COVID-19 Travel Info: Learn More

Tennessee Travel Amid Coronavirus

Tennessee Travel Amid Coronavirus

Tips on healthy traveling.

When the time is right, we look forward to welcoming you with Tennessee’s famous, warm hospitality. 

Health and safety is our No. 1 priority for Tennesseans and visitors alike. Because of the progress we’ve made in mitigating the spread of coronavirus, the state is following a multi-phase reopening approach. Many businesses - including restaurants, retail and some attractions - are now able to reopen with strong precautions in place to protect guests. For more information on the safety precautions businesses are encouraged to follow, visit Stay informed about the spread of coronavirus in Tennessee. Information is updated daily on the Tennessee Department of Health’s dedicated website.

Visitors should consult the CDC’s travel recommendations and understand the risk beforehand. There are currently no travel restrictions in Tennessee. We ask visitors to work with us as a community and protect the progress we’ve made by maintaining healthy habits, including:

•    Stay home when feeling ill
•    Wash or sanitize hands regularly
•    Wear a cloth face covering
•    Practice social distancing

You can also explore “The Soundtrack of America. Made in Tennessee.” through a number of virtual attractions and live experiences.

Residents and visitors should consult the CDC’s travel recommendations, practice social distancing and understand the risk beforehand.


Many festivals and events have been cancelled or postponed. Please check the event website or contact event organizer to confirm details.

Tennessee Welcome Centers

With the exception of one, all 16 Tennessee Welcome Centers are now open with onsite staff equipped with additional cleaning and sanitization processes in place, appropriate personal protective equipment are worn by staff and sneeze guards have been installed for extra precaution.  Tennessee Welcome Center staff are gradually putting out brochures in racks at welcome center to help educate new and returning visitors of attractions, restaurants, hotels and more that can be found across the state.

Tennessee’s National Parks, Recreation Areas, Military Parks and Historic Sites

Great Smoky Mountains National Park  began a phased reopening May 9. Many roads and trails reopened to the public. Park managers will examine each facility function and service provided to ensure those operations comply with current public health guidance, and will be regularly monitored. Park managers will also continue to work closely with the NPS Office of Public Health using CDC guidance to ensure public and workspaces are safe and clean for all users. While many areas will be accessible for visitors to enjoy, a return to full operations will continue to be phased and services may be limited. Read more.

Big South Fork National River & Recreation Area is increasing recreational access to trails and backcountry camping. The National Park Service is working with federal, state, and local public health authorities to closely monitor the COVID-19 pandemic and using a phased approach to increase access on a park-by-park basis. With public health in mind, restroom facilities, campgrounds, Charit Creek Lodge, Bandy Creek Stables, and visitor centers remain closed at this time. Read more.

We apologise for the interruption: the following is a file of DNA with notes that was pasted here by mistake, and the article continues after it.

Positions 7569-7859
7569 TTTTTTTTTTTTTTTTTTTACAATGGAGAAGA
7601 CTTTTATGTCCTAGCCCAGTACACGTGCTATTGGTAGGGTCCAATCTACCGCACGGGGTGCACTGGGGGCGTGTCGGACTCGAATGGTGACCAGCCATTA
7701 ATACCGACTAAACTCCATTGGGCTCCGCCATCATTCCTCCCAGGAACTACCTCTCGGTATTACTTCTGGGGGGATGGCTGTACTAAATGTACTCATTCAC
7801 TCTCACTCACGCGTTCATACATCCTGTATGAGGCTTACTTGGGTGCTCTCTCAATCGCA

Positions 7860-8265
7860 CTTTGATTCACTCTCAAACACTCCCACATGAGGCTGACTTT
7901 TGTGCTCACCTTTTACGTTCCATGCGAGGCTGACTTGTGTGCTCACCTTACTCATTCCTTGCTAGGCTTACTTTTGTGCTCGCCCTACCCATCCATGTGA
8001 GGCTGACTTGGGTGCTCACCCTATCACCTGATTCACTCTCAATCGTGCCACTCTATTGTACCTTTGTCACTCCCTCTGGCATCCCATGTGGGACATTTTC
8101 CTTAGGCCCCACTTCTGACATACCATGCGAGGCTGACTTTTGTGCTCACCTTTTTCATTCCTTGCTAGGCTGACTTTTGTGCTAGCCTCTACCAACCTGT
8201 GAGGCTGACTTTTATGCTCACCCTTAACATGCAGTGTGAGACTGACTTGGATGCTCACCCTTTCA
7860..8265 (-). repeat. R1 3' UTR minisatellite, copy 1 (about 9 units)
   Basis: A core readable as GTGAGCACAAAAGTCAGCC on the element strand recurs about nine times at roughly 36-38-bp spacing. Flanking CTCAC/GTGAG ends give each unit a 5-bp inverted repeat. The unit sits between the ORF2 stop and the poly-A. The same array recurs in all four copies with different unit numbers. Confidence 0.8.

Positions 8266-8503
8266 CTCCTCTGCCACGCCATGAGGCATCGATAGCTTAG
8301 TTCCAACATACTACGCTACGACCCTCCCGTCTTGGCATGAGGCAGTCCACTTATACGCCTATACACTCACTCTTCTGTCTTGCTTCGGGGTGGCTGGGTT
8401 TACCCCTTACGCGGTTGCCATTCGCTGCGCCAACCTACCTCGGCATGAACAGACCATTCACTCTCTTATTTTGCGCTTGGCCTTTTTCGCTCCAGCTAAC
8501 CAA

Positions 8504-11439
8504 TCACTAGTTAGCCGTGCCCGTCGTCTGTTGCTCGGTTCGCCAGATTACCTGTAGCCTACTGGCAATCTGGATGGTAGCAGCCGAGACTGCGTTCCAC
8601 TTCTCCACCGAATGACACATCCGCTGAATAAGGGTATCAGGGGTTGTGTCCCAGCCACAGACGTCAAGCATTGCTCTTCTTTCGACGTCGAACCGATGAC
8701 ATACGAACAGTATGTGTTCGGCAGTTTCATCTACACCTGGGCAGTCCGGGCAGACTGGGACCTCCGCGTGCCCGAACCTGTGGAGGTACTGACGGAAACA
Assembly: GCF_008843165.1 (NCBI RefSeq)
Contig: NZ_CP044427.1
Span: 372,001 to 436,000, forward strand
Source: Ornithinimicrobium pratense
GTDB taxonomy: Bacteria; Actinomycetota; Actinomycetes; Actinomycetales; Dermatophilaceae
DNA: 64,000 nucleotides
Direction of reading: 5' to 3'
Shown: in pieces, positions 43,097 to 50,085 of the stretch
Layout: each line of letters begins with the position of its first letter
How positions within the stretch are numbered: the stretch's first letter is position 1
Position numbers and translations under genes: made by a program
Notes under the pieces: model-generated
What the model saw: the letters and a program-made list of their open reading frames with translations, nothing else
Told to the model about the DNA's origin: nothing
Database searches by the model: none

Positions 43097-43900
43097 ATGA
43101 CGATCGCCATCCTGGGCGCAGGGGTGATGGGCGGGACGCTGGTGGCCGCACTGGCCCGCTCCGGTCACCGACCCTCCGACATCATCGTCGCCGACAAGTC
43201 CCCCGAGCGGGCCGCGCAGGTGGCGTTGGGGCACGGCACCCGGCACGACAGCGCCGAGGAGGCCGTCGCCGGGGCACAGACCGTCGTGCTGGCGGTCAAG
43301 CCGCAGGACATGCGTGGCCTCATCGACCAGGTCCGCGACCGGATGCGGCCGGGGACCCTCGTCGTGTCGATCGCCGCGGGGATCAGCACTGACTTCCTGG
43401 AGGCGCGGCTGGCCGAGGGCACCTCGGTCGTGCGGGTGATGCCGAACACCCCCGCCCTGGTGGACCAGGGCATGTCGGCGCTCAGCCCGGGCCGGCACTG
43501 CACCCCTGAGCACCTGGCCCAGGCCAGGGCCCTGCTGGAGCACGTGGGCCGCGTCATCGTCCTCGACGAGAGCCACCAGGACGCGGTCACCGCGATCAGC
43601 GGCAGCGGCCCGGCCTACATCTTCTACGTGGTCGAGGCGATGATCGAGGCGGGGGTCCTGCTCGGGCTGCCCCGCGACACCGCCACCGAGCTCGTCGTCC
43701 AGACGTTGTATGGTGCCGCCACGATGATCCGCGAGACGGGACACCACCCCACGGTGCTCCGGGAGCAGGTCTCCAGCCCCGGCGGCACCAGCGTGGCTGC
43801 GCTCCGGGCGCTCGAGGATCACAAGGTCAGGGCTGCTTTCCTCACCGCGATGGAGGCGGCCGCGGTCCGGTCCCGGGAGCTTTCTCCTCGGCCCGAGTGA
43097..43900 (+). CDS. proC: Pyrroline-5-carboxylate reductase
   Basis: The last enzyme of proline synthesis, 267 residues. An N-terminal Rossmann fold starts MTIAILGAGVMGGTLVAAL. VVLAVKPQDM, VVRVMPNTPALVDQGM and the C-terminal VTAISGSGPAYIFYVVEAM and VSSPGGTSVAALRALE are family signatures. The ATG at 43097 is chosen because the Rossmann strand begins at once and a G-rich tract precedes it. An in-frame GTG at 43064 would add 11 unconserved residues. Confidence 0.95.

Chickamauga & Chattanooga National Military Park began a phased reopening May 15.  All roads, picnic areas and most foot traffic trails open. Access remains restricted for the Visitors Center, Point Park, Sunset Rock and Signal Point. Guests are encouraged to follow social distancing guidelines for the safety of visitors and dedicated National Park Service staff. Read more.

Stones River National Battlefield has opened trails connecting to the Stones River Greenway and the visitor center parking lot. Access to the Visitor Center Parking Lot will be through the Old Nashville Highway entrance from 7 a.m. to 7 p.m. Parking is limited to 31 paved spaces and strictly enforced. The following facilities remain closed at this time: Visitor Center and restrooms; vehicle access to Tour Road (including Thompson Lane entrance); Stones River National Cemetery parking; Hazen Brigade Monument parking; and McFadden Farm unit parking.

Shiloh National Military Park will begin a phased reopening May 29 with access to the Visitor Center parking area, restroom in the parking area, picnic area and restroom. The Shiloh Battlefield, National Cemetery, Shiloh Indian Mounds National  Historic Landmark, trails and tour roads continue to be open. The Visitor Center remains closed at this time. 

Tennessee State Parks

All Tennessee State Parks, and most park facilities, have reopened. All operations are open with occupancy and usage limits, unless otherwise noted. Signage throughout the parks will encourage proper social distancing and provide information about the cleaning standards for particular facilities or spaces. Most overnight accommodations - campsites, cabins, Lodges, etc.- are open. Online reservations are available, but online inventory may be lower than normal as social distancing is enhanced.  Visit their website for more information and updates.


Tennessee experienced an EF-3 tornado on April 12, 2020 in the Southeast Tennessee region.  The state also experienced EF-3 and EF-4 tornadoes on March 3, 2020 in in the Middle and West Tennessee region. Recovery efforts in these areas are ongoing.


It’s important to remember, coronavirus doesn’t target specific populations of racial or ethnic backgrounds. For the latest travel guidance, prevention tips and information about coronavirus in Tennessee, visit